The inability of these present therapies to mitigate the devastating effects of sepsis indicates that more knowledge of the patho-physiology of septic condition is needed not only if we are to develop better, more effective interventions but to identify for whom/ when these interventions will be most efficacious. Our laboratory along with several others has had sustained interest in not only how sepsis, as produced by cecal ligation and puncture (CLP), differentially effects the immune response observed in divergent tissue sites, but to what extent these aberrations in myeloid and/or lymphoid cell functions can contribute to changes in septic morbidity/ mortality. Importantly, we have observed that CLP induces marked changes in 3 key regulatory T- cell populations, i.e., -T-, CD4+CD25+ native T-regulatory -, and NKT-cells, within the spleen, liver and intestine, which we have found to either have the capacity to induced marked immune suppression or have an affect on the animal's capacity to ward off septic mortality. Unlike, the classic -CD4 T-cells these various `innate regulatory T-cell'populations share a unique capacity to respond rapidly to inflam-matory, infectious and/or wound associate stimuli, i.e., innate activation. Thus, they have the capacity to serve as sentinels of tissue homeostasis, potentially regulating the response to infection and/or injury. Here we propose to test the central hypothesis that it is the differential activation of resident tissue NKT-cells (via inhibitory [i.e., PD- 1:PD-L1/L2] and/or stimulatory receptor[s] and/or inflammatory mediator[s]), that directly drives not only the classic immune cell (i.e., -CD4 T-cell, macrophage [M] and/or dendritic cell [DC]), but also local organ dysfunctions. To test this, the following Aims are proposed.
Aim 1 : We will determine the capacity of NKT-cell deficiency to alter the organ function, bacterial clearance, wound healing and/or classic immune cell responsiveness during sepsis.
Aim 2 : We will determine not only if resident tissue NKT-cells and/or -CD4 T-cells exhibit changes of various inhibitory (PD-1, PD-L1/L2) or receptors and/or are sources of pro (IL-2, IFN-)-/ anti (IL-10, TGF-)-inflammatory cytokines, but also what roles these agents play in the development of changes in these `innate regulatory T-cells'in sepsis.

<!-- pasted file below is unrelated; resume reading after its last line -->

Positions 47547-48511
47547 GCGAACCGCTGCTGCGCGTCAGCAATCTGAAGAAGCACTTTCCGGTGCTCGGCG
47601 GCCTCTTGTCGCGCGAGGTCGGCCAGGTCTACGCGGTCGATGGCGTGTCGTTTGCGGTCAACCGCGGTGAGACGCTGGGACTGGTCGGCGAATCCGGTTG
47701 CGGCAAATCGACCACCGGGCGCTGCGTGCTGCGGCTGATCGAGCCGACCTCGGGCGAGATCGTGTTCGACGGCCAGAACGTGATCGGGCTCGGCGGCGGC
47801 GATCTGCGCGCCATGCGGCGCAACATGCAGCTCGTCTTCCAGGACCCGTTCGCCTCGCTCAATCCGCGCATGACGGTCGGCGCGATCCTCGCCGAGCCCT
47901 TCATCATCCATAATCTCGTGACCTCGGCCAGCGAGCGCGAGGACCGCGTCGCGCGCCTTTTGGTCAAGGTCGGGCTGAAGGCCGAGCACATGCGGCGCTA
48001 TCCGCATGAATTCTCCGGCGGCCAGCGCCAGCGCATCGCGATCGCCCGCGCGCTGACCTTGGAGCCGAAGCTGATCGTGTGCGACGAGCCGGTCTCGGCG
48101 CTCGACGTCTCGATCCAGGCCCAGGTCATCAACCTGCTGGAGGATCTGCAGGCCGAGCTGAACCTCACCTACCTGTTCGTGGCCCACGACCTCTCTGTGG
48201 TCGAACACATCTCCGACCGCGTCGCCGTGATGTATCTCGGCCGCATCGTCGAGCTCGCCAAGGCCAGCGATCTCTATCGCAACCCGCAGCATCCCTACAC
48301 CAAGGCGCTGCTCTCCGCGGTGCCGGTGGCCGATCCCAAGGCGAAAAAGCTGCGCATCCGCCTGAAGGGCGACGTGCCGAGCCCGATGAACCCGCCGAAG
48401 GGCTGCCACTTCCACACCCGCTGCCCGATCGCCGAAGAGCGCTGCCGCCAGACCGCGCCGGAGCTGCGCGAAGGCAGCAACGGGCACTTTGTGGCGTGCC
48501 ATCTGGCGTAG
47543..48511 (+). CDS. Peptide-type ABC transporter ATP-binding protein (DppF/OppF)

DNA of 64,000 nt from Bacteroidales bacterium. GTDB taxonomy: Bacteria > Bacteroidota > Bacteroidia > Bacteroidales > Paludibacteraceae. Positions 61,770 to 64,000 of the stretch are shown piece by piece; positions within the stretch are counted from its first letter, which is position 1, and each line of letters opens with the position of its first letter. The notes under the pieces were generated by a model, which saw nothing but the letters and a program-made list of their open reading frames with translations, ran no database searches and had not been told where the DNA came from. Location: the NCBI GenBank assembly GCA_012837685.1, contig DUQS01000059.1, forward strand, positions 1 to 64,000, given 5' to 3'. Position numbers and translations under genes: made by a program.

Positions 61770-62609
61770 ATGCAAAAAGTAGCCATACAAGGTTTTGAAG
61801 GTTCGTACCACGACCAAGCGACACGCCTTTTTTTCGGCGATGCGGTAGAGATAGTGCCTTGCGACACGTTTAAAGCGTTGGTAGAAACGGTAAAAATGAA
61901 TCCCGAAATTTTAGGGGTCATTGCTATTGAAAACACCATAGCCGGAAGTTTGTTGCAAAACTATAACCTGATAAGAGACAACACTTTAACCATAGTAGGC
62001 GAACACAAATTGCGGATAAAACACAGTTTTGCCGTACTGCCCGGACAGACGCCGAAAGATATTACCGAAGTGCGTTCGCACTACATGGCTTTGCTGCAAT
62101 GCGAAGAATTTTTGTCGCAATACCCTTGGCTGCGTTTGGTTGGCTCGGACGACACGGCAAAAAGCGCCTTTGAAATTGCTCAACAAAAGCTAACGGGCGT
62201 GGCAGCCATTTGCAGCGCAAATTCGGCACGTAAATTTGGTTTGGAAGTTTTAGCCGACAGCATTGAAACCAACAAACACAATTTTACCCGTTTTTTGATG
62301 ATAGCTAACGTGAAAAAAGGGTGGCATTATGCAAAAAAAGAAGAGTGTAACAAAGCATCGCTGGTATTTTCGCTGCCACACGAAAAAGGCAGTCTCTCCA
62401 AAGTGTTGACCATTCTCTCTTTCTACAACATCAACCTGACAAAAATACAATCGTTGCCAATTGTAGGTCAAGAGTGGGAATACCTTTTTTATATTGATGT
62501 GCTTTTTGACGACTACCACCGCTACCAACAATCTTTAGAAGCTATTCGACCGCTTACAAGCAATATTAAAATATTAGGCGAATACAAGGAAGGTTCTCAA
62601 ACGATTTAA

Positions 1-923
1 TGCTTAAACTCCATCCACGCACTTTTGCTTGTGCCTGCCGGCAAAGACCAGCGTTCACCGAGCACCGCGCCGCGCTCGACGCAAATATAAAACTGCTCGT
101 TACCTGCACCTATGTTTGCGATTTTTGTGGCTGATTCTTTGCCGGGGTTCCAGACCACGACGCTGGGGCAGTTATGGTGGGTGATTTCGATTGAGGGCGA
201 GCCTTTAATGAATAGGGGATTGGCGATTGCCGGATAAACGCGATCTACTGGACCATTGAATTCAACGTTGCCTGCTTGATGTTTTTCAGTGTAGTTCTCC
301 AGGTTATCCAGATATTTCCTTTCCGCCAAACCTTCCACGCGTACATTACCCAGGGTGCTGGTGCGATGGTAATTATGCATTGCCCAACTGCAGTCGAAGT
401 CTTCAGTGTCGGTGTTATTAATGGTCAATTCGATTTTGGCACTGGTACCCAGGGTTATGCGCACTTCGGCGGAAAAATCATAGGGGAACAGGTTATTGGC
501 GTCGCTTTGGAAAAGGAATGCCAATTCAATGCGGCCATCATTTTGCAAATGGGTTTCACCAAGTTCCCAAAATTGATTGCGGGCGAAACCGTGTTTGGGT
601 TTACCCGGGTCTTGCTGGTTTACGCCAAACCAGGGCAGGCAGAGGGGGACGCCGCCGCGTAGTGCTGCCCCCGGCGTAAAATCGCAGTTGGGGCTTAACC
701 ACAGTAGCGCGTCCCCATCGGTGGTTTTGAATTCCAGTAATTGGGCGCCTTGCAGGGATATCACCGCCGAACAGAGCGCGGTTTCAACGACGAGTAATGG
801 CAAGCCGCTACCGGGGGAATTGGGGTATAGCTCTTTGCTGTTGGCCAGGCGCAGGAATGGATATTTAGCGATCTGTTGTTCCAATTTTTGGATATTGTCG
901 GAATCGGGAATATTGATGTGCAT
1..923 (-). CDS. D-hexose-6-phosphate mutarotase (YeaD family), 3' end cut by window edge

Aim 3 : We will delineate the extent to which the expression of signaling molecules, i.e., STAT1/ 4/ 6, p38 MAPK, SOCS1/ 3, or SHP-2 alter the frequency/ functions of either resident tissue NKT-cells and/or their expression of PD-1, PD-L1 or PD-L2.
Aim 4 : We will, alternatively, examine the degree to which resident tissue M, DC and/or their expression of PD-1, PD-L1 or PD-L2 regulate sepsis-induced changes seen in NKT-cells. It is our belief that the results of these studies will provide information that not only will allow us to better understand the pathobiology of sepsis induced immune dysfunction, but also its attenuation.

Public Health Relevance

ABSTRACT NARRATIVE Despite the use of specific antibiotics, aggressive operative intervention, nutritional support and recently, antibodies against endotoxin, activated protein C and anti-cytokine therapies in septic patients, multiple organ failure continues to be a major cause of morbidity/ mortality in the surgical intensive care unit. Thus, it is essential to determine in depth the mechanism(s) underlying the patho-physiology of sepsis so that more appropriate therapeutic interventions can be designed. We propose to determine the impact of an innate regulatory T cell population, i.e., natural killer T-cells, on the development of immune, organ dysfunction/injury and death resulting from sepsis. The contribution of these cells'to the development of both septic morbidity and mortality will be examined in the setting of experimental sepsis using genetically altered mice as well as drug interventions directed at genes or mediators thought to be involved in the regulation of these cells. We believe that these studies will provide new and useful mechanistic information concerning the patho-biology of sepsis.

National Institute of Health (NIH)
National Institute of General Medical Sciences (NIGMS)
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Surgery, Anesthesiology and Trauma Study Section (SAT)
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Dunsmore, Sarah
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Rhode Island Hospital
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